Research ArticleCancer

Extended release of perioperative immunotherapy prevents tumor recurrence and eliminates metastases

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Science Translational Medicine  21 Mar 2018:
Vol. 10, Issue 433, eaar1916
DOI: 10.1126/scitranslmed.aar1916

Think globally, act locally in cancer

Immunotherapy for cancer is becoming increasingly common, but systemic immunotherapy can have major side effects because it stimulates the activity of the entire immune system and is not necessarily tumor-specific. Surgery, a classic mainstay of cancer treatment, has the drawback of temporarily suppressing the immune response at the site of tumor resection. To address both of these concerns, Park et al. designed hydrogel scaffolds that can gradually release agonists of innate immunity and then implanted these scaffolds into mouse models at the sites of tumor resection. This approach was safe and more effective than systemic or even local injection of immunotherapy, suggesting its potential for clinical testing.

Abstract

Cancer immunotherapy can confer durable benefit, but the percentage of patients who respond to this approach remains modest. The ability to concentrate immunostimulatory compounds at the site of disease can overcome local immune tolerance and reduce systemic toxicity. Surgical resection of tumors may improve the efficacy of immunotherapy by removing the concentrated immunosuppressive microenvironment; however, it also removes tumor-specific leukocytes as well as tumor antigens that may be important to establishing antitumor immunity. Moreover, surgery produces a transient immunosuppressive state associated with wound healing that has been correlated with increased metastasis. Using multiple models of spontaneous metastasis, we show that extended release of agonists of innate immunity—including agonists of Toll-like receptor 7/8 (TLR7/8) or stimulator of interferon genes (STING)—from a biodegradable hydrogel placed in the tumor resection site cured a much higher percentage of animals than systemic or local administration of the same therapy in solution. Depletion and neutralization experiments confirmed that the observed prevention of local tumor recurrence and eradication of existing metastases require both the innate and adaptive arms of the immune system. The localized therapy increased the numbers of activated natural killer (NK) cells, dendritic cells, and T cells and induced production of large amounts of type I interferons, thereby converting an immunosuppressive post-resection microenvironment into an immunostimulatory one. The results suggest that the perioperative setting may prove to be a useful context for immunotherapy, particularly when the release of the therapy is extended locally.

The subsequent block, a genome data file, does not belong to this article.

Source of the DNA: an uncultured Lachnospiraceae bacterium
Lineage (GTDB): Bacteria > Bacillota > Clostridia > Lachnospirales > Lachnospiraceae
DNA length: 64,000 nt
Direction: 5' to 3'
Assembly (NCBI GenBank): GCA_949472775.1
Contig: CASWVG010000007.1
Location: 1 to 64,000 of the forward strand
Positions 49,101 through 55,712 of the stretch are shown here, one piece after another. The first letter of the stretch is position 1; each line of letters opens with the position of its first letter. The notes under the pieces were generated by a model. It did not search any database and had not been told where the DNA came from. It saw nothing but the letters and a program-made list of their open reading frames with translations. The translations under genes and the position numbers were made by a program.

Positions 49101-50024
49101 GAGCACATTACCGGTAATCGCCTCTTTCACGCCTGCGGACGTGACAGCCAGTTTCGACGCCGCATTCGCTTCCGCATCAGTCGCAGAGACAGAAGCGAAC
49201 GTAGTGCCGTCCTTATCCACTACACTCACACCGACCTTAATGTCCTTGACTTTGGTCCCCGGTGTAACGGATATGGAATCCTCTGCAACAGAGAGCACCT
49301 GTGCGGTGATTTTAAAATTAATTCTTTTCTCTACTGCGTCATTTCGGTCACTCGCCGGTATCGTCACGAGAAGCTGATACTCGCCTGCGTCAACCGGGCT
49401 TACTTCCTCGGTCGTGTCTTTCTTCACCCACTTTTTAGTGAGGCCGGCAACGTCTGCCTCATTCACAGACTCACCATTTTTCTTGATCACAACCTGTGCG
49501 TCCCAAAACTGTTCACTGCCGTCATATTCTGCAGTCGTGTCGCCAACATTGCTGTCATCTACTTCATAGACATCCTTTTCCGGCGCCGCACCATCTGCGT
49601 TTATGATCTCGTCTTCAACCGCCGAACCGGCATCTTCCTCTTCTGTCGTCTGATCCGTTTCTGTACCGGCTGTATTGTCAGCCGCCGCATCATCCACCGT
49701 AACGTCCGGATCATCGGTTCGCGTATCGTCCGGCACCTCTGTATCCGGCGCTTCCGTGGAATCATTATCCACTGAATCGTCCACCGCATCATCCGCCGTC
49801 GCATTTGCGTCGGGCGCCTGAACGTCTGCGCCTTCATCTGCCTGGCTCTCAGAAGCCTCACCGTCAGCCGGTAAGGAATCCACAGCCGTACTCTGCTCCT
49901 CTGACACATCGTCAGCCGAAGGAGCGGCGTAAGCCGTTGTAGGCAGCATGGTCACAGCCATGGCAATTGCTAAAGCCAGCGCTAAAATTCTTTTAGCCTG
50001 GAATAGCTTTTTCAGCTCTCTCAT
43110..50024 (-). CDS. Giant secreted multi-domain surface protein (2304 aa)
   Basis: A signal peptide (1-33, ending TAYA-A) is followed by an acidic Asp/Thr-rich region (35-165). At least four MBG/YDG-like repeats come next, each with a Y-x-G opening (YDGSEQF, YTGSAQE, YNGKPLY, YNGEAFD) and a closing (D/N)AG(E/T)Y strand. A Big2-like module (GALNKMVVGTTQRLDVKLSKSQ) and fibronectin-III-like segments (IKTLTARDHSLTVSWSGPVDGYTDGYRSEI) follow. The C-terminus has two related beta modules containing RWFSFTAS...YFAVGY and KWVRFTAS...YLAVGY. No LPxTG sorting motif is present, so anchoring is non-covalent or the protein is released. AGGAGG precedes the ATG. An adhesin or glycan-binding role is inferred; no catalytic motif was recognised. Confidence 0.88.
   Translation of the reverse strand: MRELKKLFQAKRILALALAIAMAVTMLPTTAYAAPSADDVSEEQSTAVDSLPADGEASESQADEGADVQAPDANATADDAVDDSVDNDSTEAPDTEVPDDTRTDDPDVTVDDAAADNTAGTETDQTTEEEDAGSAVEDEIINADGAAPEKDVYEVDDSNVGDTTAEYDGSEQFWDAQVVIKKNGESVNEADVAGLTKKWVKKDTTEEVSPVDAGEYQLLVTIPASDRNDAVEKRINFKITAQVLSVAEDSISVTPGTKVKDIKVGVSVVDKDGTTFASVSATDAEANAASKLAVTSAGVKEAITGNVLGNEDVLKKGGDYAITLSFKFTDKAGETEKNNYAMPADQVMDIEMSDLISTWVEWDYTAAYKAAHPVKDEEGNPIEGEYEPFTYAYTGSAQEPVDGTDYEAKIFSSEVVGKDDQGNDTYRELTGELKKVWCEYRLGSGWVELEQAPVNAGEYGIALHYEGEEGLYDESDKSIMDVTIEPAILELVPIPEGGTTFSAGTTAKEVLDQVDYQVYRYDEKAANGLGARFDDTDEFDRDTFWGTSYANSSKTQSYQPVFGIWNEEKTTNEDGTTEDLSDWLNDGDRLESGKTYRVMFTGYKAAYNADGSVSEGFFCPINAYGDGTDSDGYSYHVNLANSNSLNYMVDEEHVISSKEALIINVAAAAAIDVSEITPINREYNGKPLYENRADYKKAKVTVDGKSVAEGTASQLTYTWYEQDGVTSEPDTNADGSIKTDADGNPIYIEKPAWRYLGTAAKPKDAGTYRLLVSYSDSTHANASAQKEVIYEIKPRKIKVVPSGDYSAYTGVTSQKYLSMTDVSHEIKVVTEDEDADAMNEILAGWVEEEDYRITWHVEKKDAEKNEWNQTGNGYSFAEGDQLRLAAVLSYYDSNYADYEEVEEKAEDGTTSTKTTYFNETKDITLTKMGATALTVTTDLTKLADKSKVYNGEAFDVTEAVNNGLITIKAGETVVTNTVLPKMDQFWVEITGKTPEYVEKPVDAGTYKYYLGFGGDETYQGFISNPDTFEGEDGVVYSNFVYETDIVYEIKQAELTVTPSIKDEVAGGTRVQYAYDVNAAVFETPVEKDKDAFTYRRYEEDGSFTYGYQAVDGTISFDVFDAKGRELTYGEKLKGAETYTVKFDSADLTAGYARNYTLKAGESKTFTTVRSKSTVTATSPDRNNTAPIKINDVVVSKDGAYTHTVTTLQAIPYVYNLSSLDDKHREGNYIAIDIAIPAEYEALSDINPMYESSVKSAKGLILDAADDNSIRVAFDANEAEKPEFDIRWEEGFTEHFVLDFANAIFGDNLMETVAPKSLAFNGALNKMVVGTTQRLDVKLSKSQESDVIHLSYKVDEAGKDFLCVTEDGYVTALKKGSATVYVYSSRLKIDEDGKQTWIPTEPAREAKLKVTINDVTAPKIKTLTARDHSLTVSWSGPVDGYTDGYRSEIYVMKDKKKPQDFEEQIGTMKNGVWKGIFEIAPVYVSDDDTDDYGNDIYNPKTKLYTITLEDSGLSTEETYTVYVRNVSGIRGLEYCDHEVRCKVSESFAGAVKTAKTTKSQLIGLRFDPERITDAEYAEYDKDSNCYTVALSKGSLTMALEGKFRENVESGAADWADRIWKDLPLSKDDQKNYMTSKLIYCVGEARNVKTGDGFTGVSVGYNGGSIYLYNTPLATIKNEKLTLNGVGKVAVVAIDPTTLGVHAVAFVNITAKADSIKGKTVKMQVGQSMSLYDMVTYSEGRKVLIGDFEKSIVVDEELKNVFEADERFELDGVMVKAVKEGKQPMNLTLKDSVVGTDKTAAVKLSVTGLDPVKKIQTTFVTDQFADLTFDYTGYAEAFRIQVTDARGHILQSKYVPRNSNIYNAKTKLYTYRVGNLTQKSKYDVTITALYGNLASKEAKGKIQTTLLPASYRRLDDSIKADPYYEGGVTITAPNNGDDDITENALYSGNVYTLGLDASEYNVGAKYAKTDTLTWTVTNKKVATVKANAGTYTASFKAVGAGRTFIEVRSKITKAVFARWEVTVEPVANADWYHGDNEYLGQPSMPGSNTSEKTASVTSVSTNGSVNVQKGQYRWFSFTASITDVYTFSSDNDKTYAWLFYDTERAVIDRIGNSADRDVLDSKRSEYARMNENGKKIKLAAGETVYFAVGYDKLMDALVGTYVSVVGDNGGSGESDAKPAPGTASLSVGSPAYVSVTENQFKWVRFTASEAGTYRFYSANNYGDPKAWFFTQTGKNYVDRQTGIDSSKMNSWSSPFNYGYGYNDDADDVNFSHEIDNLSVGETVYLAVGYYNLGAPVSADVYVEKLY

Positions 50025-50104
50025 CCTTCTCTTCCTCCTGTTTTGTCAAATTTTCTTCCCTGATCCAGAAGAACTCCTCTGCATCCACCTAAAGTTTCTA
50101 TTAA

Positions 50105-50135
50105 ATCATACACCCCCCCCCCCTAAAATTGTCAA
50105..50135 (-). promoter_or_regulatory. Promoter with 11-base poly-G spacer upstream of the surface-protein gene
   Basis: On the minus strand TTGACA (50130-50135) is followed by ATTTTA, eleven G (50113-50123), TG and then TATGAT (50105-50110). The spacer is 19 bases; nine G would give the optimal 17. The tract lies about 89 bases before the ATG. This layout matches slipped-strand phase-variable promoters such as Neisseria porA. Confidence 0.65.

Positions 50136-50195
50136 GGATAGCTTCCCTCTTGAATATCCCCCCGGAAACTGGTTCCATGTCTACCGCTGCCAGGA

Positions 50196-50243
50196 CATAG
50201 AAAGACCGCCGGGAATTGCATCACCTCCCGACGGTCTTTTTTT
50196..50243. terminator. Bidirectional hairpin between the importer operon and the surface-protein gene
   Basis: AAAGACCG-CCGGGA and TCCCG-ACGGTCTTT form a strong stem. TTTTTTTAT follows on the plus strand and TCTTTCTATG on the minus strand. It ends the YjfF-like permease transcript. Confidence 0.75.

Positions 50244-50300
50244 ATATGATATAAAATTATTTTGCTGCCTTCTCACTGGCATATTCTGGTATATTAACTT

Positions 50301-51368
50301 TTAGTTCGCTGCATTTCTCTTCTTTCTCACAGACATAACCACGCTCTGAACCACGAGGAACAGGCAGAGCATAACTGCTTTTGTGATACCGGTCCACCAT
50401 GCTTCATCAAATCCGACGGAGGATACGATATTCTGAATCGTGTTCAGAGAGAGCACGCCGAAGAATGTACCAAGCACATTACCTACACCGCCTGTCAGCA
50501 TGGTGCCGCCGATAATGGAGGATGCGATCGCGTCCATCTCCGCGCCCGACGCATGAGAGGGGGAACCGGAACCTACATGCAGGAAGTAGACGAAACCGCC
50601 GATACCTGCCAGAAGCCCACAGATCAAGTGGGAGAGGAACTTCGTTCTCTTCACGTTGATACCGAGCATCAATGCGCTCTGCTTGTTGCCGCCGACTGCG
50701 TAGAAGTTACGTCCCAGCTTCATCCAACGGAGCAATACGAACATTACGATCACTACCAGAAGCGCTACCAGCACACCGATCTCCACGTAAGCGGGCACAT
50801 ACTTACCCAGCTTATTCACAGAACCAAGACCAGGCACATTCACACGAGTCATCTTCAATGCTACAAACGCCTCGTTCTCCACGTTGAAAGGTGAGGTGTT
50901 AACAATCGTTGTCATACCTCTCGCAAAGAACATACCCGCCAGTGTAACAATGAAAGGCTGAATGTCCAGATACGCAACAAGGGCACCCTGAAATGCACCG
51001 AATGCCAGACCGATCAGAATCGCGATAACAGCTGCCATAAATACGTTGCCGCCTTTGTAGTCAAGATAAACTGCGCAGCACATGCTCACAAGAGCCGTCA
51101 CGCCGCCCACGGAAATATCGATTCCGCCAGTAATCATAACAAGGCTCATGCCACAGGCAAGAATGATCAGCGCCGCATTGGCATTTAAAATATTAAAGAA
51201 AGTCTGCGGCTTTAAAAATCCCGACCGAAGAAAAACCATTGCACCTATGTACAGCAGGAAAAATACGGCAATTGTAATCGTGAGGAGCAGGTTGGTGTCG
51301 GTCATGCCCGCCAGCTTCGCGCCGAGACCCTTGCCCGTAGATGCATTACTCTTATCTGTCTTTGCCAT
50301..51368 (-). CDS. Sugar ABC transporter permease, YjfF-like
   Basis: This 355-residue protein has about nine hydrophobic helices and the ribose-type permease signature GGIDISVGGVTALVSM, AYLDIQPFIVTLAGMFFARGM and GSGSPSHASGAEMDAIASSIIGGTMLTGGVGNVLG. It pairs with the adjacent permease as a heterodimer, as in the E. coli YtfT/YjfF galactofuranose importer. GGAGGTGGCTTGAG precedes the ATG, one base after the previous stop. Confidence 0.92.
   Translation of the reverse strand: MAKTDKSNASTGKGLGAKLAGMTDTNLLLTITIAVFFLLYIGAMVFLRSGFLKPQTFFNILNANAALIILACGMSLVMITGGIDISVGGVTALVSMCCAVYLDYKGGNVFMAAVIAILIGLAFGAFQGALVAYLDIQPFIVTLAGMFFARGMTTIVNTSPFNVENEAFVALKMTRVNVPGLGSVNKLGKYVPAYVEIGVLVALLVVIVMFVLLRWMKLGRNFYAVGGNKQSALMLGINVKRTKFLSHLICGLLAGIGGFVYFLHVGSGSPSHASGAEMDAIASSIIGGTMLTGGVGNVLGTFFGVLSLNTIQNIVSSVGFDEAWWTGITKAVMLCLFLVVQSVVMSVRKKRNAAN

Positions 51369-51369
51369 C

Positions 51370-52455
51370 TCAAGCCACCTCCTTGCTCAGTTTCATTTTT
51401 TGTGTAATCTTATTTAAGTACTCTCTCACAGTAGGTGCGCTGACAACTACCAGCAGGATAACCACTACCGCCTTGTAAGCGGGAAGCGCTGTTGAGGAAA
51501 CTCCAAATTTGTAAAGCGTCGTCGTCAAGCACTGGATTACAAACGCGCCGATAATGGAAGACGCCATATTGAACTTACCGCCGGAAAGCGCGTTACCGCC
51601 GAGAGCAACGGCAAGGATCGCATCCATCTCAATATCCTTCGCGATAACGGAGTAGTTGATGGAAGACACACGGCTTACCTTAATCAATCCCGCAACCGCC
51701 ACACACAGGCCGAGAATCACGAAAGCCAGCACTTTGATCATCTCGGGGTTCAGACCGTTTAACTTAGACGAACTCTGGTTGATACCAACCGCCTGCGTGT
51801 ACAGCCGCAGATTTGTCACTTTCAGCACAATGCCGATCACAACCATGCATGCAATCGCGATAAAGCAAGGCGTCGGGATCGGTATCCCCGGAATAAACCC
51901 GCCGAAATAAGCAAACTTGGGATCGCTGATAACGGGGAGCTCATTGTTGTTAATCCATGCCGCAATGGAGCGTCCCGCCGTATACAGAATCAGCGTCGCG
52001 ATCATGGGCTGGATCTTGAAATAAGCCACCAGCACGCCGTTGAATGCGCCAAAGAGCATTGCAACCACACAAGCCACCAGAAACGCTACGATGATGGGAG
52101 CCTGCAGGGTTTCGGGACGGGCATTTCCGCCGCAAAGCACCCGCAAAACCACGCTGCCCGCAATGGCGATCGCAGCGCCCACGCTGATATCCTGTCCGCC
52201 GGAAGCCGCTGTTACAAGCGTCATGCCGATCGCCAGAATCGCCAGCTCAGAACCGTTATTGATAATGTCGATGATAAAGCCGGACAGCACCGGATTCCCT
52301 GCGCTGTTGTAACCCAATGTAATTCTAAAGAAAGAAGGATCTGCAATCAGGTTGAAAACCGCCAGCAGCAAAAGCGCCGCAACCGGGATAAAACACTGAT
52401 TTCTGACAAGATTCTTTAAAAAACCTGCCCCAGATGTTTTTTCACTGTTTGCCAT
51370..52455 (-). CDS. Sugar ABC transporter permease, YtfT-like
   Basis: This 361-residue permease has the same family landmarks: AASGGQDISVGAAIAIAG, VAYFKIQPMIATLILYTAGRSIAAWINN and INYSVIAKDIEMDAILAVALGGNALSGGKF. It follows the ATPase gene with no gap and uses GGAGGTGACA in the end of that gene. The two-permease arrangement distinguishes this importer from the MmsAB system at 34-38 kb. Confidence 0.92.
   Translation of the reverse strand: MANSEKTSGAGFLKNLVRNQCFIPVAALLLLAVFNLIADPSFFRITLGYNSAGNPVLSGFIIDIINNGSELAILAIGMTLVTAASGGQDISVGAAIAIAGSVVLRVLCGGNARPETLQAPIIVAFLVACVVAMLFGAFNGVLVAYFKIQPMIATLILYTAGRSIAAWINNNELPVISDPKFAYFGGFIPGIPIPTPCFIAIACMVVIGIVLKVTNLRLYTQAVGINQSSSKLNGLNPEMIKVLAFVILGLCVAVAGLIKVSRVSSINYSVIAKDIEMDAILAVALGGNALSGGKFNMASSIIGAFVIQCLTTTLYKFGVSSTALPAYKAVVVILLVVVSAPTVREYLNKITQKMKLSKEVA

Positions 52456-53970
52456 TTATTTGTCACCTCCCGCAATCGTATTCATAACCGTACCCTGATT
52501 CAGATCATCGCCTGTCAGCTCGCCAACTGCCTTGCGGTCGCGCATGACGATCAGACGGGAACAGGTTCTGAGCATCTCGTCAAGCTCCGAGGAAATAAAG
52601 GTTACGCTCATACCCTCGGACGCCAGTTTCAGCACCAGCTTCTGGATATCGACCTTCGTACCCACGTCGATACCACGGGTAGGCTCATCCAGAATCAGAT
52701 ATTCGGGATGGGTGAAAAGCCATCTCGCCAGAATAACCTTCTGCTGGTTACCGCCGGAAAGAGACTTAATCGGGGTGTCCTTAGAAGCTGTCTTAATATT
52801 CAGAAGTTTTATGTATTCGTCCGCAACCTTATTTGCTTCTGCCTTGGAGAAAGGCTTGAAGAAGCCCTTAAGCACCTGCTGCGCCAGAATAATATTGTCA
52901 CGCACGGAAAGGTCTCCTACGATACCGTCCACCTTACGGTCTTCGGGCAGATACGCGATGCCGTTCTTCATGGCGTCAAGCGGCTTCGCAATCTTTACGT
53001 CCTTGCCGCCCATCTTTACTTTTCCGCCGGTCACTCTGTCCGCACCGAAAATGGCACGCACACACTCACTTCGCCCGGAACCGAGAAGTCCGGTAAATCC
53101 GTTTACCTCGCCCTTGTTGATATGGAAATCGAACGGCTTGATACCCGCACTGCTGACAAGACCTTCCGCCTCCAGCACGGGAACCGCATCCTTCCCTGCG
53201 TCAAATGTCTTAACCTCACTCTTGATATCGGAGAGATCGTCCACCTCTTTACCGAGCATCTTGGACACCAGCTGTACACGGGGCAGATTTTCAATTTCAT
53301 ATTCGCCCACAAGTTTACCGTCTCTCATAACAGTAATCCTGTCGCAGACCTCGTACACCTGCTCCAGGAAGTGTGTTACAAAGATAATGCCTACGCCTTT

INTRODUCTION

Surgery is the most common intervention in oncology, but the resultant wound healing process can promote metastasis (1), which accounts for 90% of cancer-related deaths (2). Recurrence of primary tumors after surgery is associated with poor outcomes, increased local immunosuppression, and distant metastasis (3). A set of genes that mediate breast cancer metastasis to lung has been identified and includes the immunosuppressive factor cyclooxygenase-2 (COX-2) (4). Consistent with this finding, perioperative administration of nonsteroidal anti-inflammatory drugs, which inhibit COX-2, reduces relapse (5). This treatment is designed to counteract transient systemic inflammation that is caused by surgery. Such inflammation can initiate new metastases and awaken dormant existing micrometastases (6), which can disseminate before manifestation of clinically detectable primary tumors (7, 8). The immunosuppression associated with wound healing not only exerts direct effects on malignant tissue to promote cancer cell motility, invasion, and proliferation but also suppresses the activity of antitumor leukocytes, including cytotoxic T lymphocytes, natural killer (NK) cells, and dendritic cells (6). Factors in the serum can promote a “wound-response” gene signature that predicts local recurrence (9) as well as metastasis and poor survival (10). Because metastasis has such a grave impact on mortality, viable strategies to address metastasis are urgently needed.